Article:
Toasting the return of the bar cabinet

Published: Thursday, January 25, 2007 at 6:01 a.m.
Last Modified: Thursday, January 25, 2007 at 12:01 a.m.
It's rare that I end up ahead of a trend, but that was the case six years ago when I embarked on a frustrating search for a particular sort of cabinet for a corner of my open kitchen/dining room.
What I needed was a place to serve guests drinks that wasn't my kitchen counter. I envisioned a sort of hutch where I could stow liquor and wine bottles behind closed doors, and that also had shelves for glassware and a generous work surface for mixing a Cosmopolitan, pouring some cabernet, or parking an ice bucket.
I didn't know at the time that what I was looking for was a bar cabinet, a home-furnishings category that had all but disappeared since its heyday during the art deco era. Neither did the furniture dealers I visited, who just scratched their heads at my request.
But, oh, what a difference a few years can make. Bar and wine cabinets of every style are easy to find these days. And they're not only handsome, they're high on function as well.
  • Crate & Barrel's sleek console-size Sutter Bar Cabinet ($999), for example, has swing-out doors with shelves, a stemware rack, a bottle-storage grid, and a removable tray.
  • The Calais Wine Bar from Hooker Furniture looks like a massive antique armoire, with big doors that conceal wine and glass racks, a mirrored serving area, and space for a small wine refrigerator ($2,199).
  • Martha Stewart's Opal Point Collection for Bernhardt includes the glamorous Larkspur Bar Cabinet, which has nickel wire inlay, tall, graceful legs, and plenty of interior storage ($1,457).
  • The Lincoln Park Kingston Bar from Stanley Furniture ($1,590) has a laminated drop lid for serving, three drawers, and wine storage behind doors.
    Why are bar cabinets so popular right now?
    It could be that the big increase in U.S. wine consumption - 249 million cases in 2005, up from 205 million in 2000, according to the Wine Market Council - is creating a desire for pieces geared to stowing, and showing off, those bottles and proper stemware. (Pottery Barn's Modular Wine Bar, whose individual units start at $19, certainly seems aimed at this segment.) Or it might be maturing denizens of the 1990s cocktail culture looking to create a little lounge atmosphere at home, now that kids and day jobs have made bar-hopping a distant memory.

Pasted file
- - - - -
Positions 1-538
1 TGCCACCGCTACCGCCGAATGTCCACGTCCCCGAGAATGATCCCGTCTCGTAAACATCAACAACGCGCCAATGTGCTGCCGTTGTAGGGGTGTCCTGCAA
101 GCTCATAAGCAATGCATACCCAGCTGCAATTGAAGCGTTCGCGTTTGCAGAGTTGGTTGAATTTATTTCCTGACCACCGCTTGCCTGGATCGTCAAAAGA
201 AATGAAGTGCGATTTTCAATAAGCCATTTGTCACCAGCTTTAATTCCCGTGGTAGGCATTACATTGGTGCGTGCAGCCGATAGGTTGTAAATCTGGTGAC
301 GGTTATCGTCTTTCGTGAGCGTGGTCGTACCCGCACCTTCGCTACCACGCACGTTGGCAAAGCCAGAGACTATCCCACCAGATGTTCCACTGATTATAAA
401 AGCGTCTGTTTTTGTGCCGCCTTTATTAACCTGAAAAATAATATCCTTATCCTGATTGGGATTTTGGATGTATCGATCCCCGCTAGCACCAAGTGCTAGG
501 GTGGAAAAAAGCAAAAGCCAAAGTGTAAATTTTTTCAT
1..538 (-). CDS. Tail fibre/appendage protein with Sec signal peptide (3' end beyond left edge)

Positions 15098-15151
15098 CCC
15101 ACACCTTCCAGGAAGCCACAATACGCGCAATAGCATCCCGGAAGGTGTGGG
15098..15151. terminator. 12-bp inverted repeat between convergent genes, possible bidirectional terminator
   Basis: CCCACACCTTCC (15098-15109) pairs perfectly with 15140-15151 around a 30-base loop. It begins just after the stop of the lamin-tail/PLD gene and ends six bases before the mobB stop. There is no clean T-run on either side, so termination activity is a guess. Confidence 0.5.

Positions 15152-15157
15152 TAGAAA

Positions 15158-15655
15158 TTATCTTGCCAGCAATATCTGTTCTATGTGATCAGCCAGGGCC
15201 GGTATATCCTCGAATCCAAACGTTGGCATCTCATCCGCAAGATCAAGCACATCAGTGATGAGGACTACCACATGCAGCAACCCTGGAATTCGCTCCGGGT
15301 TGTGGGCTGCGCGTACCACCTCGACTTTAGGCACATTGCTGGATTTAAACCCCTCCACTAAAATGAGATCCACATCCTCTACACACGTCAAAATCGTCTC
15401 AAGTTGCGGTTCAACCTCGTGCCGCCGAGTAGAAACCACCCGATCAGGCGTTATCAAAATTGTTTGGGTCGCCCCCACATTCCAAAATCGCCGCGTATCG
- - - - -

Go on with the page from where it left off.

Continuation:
By now, you get the idea that these cabinets have no connection to those clunky stand-behind bars some of us associate with tacky bachelor pads and 1970s rec rooms.
    These are pieces that can serve as focal points in a room. Like the tall Cosmo Bar Cabinet from the Michael Weiss Modernism Collection for Vanguard Furniture ($3,350), which features a rich walnut veneer, a grid of picture-frame molding on the doors, and a fretwork of X-patterned bracing around two open-bottom shelves.
    Even those with the bare minimum of square footage can enjoy bar-cabinet function in the form of a diminutive bar cart.
    Restoration Hardware, which has helped revive this once-standard accessory of the bon vivant, has two handsome wheeled bar carts: the oval-shaped Hanover ($659), with glass shelves and a nickel frame; and the Campaign cart, with shelves of polished black marble and a brass frame ($799).
    Another key feature of this new generation of bar cabinets is versatile, multi-functioning storage - removable racks and grids, adjustable shelves, and pull-out work surfaces adaptable to the needs of both wine connoisseurs and amateur mixologists. And almost all aim to hide their utility when not in use.
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